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Decoding Digital Newsletter - We decode digital trends like cryptocurrency, marketing, and culture so you can take advantage of them.

It was the largest Bitcoin (BTC) and Ethereum (ETH) selloff ever. Yes ever. It represented a 15% drop in BTC, and over 55% drop in ETH on one exchange. Yes, ladies and gents, you’re now in the crypto world – and you should expect and prepare for this to happen more as we move forward in the space.

These times represent opportunities, and also massive danger zones should you decide to play the market unwisely (we’ll get into this more later).



  • MASSIVE BTC AND ETH PULLBACK – Why? No one knows, but we can speculate a few things happened.
    1) people noticed there was some psychological resistance around the $60k range and decided to take some profits. This created a bit of a selloff. Selloff led to drop in price. 2) A drop in price led to leveraged positions (unfortunately yours truly) getting liquidated (sold) when short positions were hit. This led to more selloff. And the dominoes fell.Result? BTC down 15% and ETH down (on some exchanges) 55% in less than an hour.
  • LESSONS LEARNED FROM LOSS – Leverage is one hellofadrug. If you’re playing with anything over 3x statistically you’re likely to lose everything. A 30% drop at  3x leverage = 90% loss. At 4x that’s 120% loss. You really want to understand the market signals ← get a mentor, study, do the hard work. It’s easy to get caught up in hype or fear – you’ll have to be strong to make your own assessments. Know the fundamentals. Even when you know the fundamentals, bad shit can still happen. It’s the market. There’s infinite money in the market, and it is not always rational. You’ll win some and lose some, just don’t expose yourself so much that you lose too much. Systems beat psychology every time. Follow the system!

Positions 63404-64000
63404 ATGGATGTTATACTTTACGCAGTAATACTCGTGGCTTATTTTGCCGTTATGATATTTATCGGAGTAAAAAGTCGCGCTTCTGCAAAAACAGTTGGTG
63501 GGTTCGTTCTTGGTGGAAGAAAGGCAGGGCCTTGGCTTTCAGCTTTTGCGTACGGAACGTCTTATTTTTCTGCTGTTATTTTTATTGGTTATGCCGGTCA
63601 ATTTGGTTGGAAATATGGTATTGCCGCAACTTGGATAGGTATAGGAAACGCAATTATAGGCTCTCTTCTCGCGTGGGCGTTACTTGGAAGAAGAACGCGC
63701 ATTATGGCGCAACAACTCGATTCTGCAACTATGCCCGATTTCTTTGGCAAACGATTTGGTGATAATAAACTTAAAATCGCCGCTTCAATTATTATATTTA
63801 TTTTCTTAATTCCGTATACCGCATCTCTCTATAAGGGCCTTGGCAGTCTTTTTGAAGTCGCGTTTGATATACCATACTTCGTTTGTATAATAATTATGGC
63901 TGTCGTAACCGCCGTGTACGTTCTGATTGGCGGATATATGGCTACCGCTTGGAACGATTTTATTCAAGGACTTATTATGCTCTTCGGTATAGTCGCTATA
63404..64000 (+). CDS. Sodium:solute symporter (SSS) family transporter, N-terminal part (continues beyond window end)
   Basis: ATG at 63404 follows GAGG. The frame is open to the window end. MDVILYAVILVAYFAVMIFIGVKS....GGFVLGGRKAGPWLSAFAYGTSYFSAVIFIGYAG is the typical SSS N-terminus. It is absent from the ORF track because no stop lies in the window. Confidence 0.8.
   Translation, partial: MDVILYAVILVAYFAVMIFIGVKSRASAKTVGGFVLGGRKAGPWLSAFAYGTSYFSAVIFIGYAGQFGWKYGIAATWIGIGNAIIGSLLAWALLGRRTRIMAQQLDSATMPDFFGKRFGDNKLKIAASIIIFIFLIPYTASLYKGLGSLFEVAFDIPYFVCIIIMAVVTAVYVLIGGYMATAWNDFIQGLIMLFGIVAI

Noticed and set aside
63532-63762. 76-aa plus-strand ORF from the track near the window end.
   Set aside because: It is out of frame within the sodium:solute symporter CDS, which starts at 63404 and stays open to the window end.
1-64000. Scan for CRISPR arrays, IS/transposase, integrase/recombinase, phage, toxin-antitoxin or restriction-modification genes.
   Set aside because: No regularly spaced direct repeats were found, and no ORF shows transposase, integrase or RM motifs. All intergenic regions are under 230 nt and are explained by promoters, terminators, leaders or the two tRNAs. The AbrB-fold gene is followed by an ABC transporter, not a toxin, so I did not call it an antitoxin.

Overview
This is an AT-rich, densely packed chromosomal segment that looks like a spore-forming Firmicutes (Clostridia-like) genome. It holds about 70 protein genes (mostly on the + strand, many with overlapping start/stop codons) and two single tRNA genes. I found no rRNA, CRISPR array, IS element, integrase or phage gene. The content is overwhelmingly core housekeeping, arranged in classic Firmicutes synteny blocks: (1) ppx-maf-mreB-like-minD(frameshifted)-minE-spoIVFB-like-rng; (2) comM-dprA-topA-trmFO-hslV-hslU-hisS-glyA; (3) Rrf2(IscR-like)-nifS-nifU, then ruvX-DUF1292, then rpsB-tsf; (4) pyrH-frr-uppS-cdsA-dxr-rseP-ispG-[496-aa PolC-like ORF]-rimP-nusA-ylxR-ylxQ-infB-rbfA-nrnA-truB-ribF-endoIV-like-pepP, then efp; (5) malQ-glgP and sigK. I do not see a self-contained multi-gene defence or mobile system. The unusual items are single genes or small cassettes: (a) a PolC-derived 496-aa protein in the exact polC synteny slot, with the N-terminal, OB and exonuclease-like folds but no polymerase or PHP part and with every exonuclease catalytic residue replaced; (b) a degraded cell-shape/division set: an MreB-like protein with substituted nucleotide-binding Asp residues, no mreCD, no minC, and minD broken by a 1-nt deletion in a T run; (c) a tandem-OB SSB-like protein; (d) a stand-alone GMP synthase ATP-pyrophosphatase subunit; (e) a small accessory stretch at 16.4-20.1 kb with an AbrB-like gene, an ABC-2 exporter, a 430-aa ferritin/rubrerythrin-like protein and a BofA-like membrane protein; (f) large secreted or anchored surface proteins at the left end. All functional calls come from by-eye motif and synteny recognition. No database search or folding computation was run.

• DEFI TAKES A BEATING – Naturally when BTC and ETH drop so too does the Alt-Coin market. DeFi took 15-30% drops across the board. This doesn’t mean that the projects aren’t good, it simply means that people got spooked. There’s an old trading saying that comes to mind here “buy when there’s blood in the streets”. If you’re into DeFi, I think we still have a lot of upside here as well.

  • NFTS ARE CRUSHING IT – NFTs (Non-Fungible Tokens) are absolutely dominating the space of short term speculation. We’ll get into it later, but think unique “digital art or collectables” that cannot be duplicated. This world is taking off, and there are people who are making really healthy profits.
  • SQUARE BUYS $170-MILLION – Yes, Jack Dorsey’s Square (same person who runs Twitter) just bought $170-million worth of Bitcoin this week, further solidifying the corporate “toe dip” into the waters of cryptocurrency. I suspect that after a few more “shakeouts” we’ll see more companies doing the same.


Where does growth come from? It’s probably not what you think. Here’s Clay Christensen (Innovator’s Dilemma, Harvard Business School prof) talking about growth in a chat he did at Google a few years back. He’s passed away, but his work is still super influential in the tech world:


Their name is out there, but Tinlicker drops some mean electro house. They mix classic tracks (90s early 2000s), euphoric vocals, and mystic melodies with very cool uptempo big room house beats. Great working music. I’ve listened to this one on repeat multiple times.




There are so many things to talk about here, this newsletter would be 10pages if I jumped into it all. So let’s cover some of the highlights.

We’ve got to remember that while you might be new to the crypto world, there are people who’ve been in it for years. Some almost a decade. While we’re getting comfortable with $30-$60k price points…these people got in the market when BTC was below $1000. Some when it was below $100 or even $50.